I probably have missed some of the Vanguard offerings and services ...

Never expected Fidelity to take this path.
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Old 07-13-2017, 05:42 PM   #8
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Originally Posted by stephenson View Post
While I would not have pointed this out three years ago ... certainly, not 5-10 years ago ... I think it is appropriate to do so now.

I have recently excited the workplace - and, I rolled lump sum portion of defined plan to Vanguard IRA (have had accounts with them for years) ... and, I rolled 401K to Fidelity.

After having dealt with both on phone and on line, I find I like Fidelity more. They clearly targeted Vanguard and Schwab several years ago and are now developing and deploying basic and advanced modeling tools you can use yourself - or get assistance from personal assistance (given certain levels of holdings).

Again, nada in it for me ... and, I will maintain accounts with both, but when I want to screen for investments of all kinds, buy/sell at lowest rates, buy/sell ishares for zero, talk with quick witted pros on the phone, conduct interactive online telecon/discussions with my advisor, interact to send money, deposit checks by taking a photo of them, build a model for my wife and I, maintain a dashboard of both the Fidelity and the Vanguard holdings as well as any other banking institutions ... I go to Fidelity.

I probably have missed some of the Vanguard offerings and services ...

Never expected Fidelity to take this path.
Yes at least 5 years ago my Fidelity rep told me they were actively targeting Vanguard's low cost business model.

Look back to before 2007. Fidelity was number one(AUM) for a very long time.

Vanguard was a fly in the big fund's soup for many years. If you look at the ICI's data on fund fees it's pretty clear industry fee's seem to drop as Vanguard's AUM increases. Maybe data scew?
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Old 07-13-2017, 05:57 PM   #9
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The Vanguard 3 or 4 fund portfolio is simple to set up and do. Call vanguard and they will walk you through it.

Fidelity and Schwab have started to have funds with fees near Vanguard levels. If you don't want to put all your investments with on firm then call them as well and set up similar accounts. Make sure the fees on the back end are zero like vanguard.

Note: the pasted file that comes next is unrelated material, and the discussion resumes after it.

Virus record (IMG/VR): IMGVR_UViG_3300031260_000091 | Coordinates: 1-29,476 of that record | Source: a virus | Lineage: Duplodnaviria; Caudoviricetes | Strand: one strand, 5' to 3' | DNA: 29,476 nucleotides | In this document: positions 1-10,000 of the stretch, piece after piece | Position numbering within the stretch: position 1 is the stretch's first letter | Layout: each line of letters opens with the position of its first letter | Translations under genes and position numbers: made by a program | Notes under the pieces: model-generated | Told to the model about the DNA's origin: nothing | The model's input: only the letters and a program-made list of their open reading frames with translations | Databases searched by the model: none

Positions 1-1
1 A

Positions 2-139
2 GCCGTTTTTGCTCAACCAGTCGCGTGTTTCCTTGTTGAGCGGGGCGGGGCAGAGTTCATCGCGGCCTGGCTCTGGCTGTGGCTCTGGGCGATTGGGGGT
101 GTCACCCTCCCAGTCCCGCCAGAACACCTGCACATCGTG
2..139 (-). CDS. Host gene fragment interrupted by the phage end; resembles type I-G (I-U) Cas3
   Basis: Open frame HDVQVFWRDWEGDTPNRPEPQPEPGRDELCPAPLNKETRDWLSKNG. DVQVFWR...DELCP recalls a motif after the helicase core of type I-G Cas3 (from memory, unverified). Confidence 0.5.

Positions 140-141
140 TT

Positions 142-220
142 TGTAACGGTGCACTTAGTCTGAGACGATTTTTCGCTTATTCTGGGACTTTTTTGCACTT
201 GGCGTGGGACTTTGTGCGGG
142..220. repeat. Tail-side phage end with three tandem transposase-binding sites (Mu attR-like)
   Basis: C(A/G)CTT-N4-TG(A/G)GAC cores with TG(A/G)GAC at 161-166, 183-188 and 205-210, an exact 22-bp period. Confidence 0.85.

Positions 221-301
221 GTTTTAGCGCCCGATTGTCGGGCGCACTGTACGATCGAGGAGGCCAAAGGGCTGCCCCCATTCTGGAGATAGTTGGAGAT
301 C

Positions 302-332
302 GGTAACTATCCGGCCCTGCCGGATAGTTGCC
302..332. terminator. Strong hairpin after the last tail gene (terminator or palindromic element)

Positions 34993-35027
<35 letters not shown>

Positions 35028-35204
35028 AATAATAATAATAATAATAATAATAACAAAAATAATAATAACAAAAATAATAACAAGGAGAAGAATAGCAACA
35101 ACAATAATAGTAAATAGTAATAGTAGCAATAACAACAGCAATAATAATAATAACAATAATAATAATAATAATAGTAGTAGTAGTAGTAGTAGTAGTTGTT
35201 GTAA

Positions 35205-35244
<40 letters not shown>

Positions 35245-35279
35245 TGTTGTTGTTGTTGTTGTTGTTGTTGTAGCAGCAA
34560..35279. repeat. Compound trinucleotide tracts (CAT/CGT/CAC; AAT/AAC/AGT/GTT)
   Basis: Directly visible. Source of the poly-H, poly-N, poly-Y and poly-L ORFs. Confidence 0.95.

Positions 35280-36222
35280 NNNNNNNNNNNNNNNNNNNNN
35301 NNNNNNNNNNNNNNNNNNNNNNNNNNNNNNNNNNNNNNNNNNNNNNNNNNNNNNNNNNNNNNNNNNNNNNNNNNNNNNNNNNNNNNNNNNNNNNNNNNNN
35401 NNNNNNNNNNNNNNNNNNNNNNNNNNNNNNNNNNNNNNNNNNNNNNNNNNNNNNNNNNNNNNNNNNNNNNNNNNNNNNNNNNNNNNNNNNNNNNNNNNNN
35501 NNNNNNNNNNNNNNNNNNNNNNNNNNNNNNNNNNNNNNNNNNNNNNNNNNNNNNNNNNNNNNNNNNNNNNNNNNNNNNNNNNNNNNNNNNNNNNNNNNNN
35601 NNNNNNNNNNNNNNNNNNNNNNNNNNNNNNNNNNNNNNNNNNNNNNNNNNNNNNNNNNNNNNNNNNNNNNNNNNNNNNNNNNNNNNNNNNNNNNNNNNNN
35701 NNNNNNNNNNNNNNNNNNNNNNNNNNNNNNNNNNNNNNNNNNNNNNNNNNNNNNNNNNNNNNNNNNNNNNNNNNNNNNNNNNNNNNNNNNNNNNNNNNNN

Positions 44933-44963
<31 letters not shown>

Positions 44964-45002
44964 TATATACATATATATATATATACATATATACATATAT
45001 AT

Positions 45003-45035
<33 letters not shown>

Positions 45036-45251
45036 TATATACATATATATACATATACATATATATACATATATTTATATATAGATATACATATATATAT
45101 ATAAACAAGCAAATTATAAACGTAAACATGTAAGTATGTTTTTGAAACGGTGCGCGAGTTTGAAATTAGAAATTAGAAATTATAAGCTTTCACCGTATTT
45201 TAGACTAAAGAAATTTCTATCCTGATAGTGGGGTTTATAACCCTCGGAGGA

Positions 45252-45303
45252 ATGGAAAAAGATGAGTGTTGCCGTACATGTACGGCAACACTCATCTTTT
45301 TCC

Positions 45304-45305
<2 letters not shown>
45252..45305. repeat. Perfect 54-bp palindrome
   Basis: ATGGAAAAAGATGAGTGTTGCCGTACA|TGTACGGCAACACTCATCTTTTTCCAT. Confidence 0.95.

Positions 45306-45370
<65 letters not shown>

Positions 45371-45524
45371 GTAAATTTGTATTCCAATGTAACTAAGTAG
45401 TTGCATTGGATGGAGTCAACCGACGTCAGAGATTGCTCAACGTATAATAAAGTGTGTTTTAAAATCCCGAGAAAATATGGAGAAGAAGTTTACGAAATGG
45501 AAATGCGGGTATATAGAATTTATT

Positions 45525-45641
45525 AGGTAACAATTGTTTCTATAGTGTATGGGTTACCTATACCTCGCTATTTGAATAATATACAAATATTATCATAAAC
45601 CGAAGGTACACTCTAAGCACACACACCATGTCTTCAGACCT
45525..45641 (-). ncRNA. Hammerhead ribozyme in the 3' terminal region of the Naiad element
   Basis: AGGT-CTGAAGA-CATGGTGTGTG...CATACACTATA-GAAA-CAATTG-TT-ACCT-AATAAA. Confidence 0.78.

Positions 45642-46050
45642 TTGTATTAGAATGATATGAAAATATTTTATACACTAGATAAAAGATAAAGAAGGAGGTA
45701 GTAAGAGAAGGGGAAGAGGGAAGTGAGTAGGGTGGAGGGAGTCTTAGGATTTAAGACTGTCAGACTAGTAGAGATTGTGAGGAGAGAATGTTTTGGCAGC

Set it and forget it. Or just check on it once a year or every other year to rebalance.

If you don't know how to tax loss harvest when you rebalance then you can hire an accountant or financial planner by the hour to show you. Once you know how, you will not need them anymore.
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Old 07-13-2017, 06:21 PM   #10
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I think that Fidelity is also a fine choice, but sometimes for a newbie investor additional choices just make it harder to get started. Thus my suggestion to simply go with a Vanguard target fund for the anticipated year of retirement. You can argue for "better" choices, but I know that I wasted years in analysis paralysis.
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Old 07-14-2017, 12:09 AM   #11
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Quote:
Originally Posted by stephenson View Post
I have recently excited the workplace - and, I rolled lump sum portion of defined plan to Vanguard IRA (have had accounts with them for years) ... and, I rolled 401K to Fidelity.



After having dealt with both on phone and on line, I find I like Fidelity more. They clearly targeted Vanguard and Schwab several years ago and are now developing and deploying basic and advanced modeling tools you can use yourself - or get assistance from personal assistance (given certain levels of holdings).



Again, nada in it for me ... and, I will maintain accounts with both, but when I want to screen for investments of all kinds, buy/sell at lowest rates, buy/sell ishares for zero, talk with quick witted pros on the phone, conduct interactive online telecon/discussions with my advisor, interact to send money, deposit checks by taking a photo of them, build a model for my wife and I, maintain a dashboard of both the Fidelity and the Vanguard holdings as well as any other banking institutions ... I go to Fidelity.

Very interesting! I've done the exact same thing with my ESOP distribution and 401k leaving me at about 2/3 Vanguard and 1/3 Fidelity. But in my case, I find I prefer Vanguard both for their fund offerings and their (to me) simpler online dashboard. Since I'm mostly in index funds and am not a "trader" per se, Fidelity distracts my eyes with a bunch of stuff I just don't need. Vanguard, meanwhile, tells me just what I need to know and no more. So it really does depend on the individual's needs and I can certainly see why active traders prefer some of Fidelity's tools. (I do like that Fidelity has a brick & mortar presence nearby.)

But as others have indicated, either would serve the OP perfectly well.
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Old 07-14-2017, 05:34 AM   #12
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I have done business with both F and V over the years but now have F as my primary institution and no V any more. F has more options and generally equal low fees. I believe that you could get assistance from either to get set up and allocated.